A hand-held device to detect fake malaria drugs

A hand-held device to detect fake malaria drugs
The U.S. Food and Drug Administration has developed a hand-held device capable of identifying counterfeit or substandard malaria drugs and has signed a letter of intent with Corning Inc to manufacture the product.

The device, known as CD-3, is a battery-operated tool that uses different wavelengths of light to compare an authentic malaria drug with a potentially fake product, the FDA said on Wednesday.

Malaria is a potentially deadly mosquito-borne disease that often causes fever, chills and flu-like symptoms. In 2010, about 219 million cases of malaria occurred worldwide and 660,000 people died, most in sub-Saharan Africa, according to the World Health Organization.

"Fake or substandard anti-malarial drugs cause double damage," FDA Commissioner Margaret Hamburg said in a statement. "Without adequate, prompt treatment, the malaria parasite can kill a person in a matter of days, and inadequate treatment can also lead to the development of drug resistance, potentially rendering all treatment ineffective."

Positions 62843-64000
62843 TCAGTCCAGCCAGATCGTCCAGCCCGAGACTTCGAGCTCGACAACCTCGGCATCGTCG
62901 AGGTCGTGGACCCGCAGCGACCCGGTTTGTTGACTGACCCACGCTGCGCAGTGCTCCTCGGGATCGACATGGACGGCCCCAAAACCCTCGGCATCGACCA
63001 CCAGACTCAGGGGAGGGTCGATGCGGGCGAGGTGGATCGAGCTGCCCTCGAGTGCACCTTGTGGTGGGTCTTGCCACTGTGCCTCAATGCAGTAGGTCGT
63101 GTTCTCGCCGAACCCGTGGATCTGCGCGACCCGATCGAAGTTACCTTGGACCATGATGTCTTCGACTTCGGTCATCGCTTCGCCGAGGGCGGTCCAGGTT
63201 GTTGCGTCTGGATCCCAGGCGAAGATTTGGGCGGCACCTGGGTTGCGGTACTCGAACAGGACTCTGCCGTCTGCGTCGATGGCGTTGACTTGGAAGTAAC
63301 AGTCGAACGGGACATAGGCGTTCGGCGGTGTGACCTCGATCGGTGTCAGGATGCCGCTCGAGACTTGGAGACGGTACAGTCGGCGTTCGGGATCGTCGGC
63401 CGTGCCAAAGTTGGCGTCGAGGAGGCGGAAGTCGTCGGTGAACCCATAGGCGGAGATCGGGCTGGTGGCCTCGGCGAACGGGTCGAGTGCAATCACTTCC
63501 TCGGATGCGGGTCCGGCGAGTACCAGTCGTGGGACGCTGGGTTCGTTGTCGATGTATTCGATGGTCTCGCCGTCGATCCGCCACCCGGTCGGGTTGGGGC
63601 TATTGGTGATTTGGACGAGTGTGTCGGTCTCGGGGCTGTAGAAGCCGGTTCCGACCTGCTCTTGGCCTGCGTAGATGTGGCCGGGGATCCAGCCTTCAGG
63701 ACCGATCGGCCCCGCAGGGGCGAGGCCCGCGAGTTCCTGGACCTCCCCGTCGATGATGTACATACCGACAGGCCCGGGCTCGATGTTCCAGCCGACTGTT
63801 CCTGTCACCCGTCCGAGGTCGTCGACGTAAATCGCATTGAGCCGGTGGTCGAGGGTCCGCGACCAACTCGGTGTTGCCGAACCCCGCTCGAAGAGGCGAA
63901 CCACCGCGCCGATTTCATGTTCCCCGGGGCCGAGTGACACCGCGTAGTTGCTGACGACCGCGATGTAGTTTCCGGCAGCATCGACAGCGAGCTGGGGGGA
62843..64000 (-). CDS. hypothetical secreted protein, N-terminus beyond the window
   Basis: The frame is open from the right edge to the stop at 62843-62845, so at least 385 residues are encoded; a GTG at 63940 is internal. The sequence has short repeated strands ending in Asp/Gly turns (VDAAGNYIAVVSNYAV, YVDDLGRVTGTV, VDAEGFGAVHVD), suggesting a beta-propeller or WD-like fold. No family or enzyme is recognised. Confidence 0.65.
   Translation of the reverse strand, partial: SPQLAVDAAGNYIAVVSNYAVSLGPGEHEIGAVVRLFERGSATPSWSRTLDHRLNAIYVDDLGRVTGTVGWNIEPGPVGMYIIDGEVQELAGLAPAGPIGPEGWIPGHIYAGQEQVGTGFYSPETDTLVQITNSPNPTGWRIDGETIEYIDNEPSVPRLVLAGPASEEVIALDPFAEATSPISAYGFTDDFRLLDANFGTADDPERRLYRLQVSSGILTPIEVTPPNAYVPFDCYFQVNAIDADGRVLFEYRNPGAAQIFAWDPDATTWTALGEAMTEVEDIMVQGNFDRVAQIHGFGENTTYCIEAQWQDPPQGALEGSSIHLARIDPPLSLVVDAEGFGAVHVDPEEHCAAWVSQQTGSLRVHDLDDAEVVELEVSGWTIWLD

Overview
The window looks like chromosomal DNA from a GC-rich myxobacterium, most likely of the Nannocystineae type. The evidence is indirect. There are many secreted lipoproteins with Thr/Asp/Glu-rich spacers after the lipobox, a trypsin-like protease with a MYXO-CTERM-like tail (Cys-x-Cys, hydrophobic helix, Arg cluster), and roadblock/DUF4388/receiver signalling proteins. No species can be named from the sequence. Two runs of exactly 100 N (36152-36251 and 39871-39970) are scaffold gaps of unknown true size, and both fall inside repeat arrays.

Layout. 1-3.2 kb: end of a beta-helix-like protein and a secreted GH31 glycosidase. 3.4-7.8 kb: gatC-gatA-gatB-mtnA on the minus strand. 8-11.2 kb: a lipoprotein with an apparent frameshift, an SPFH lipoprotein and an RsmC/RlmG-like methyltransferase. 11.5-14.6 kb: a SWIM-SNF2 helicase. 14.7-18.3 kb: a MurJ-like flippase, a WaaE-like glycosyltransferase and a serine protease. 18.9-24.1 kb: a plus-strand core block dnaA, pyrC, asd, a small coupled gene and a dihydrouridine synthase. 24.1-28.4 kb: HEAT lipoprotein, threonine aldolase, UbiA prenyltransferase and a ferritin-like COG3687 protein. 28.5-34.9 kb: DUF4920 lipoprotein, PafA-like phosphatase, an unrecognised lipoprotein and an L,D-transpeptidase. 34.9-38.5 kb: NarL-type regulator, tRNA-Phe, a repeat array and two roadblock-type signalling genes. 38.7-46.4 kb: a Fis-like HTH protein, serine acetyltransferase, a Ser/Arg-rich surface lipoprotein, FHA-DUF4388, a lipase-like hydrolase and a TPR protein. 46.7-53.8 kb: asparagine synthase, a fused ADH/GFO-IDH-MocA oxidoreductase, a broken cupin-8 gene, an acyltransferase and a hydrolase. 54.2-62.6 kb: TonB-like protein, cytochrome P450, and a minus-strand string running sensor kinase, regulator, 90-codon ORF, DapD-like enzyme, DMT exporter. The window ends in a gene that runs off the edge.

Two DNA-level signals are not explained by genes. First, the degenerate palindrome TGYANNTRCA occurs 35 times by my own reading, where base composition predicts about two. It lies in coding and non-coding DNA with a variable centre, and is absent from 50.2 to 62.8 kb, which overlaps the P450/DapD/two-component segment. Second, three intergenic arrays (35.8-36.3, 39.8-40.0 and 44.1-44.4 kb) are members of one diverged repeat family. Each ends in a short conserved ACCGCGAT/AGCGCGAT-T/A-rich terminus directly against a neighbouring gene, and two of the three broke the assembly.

The device will be first tested in Ghana, and information from that test will inform additional testing programs in Africa and parts of Southeast Asia, where the rates of malaria infection are high and where counterfeit anti-malarial medicines are prevalent.

A global study last year found that 36 percent of anti-malarial drugs analyzed in Southeast Asia were fake, while a third of samples in sub-Saharan Africa failed chemical testing because they contained either too much or not enough active ingredient.

The FDA plans to roll out the device as part of a public-private partnership with a variety of organizations, including the National Institutes of Health, the Centers for Disease Control and Prevention, and the President's Malaria Initiative, led by the U.S. Agency for International Development.

CD-3 was developed by scientists at the FDA's Forensic Center in Cincinnati, Ohio.

© Thomson Reuters 2013

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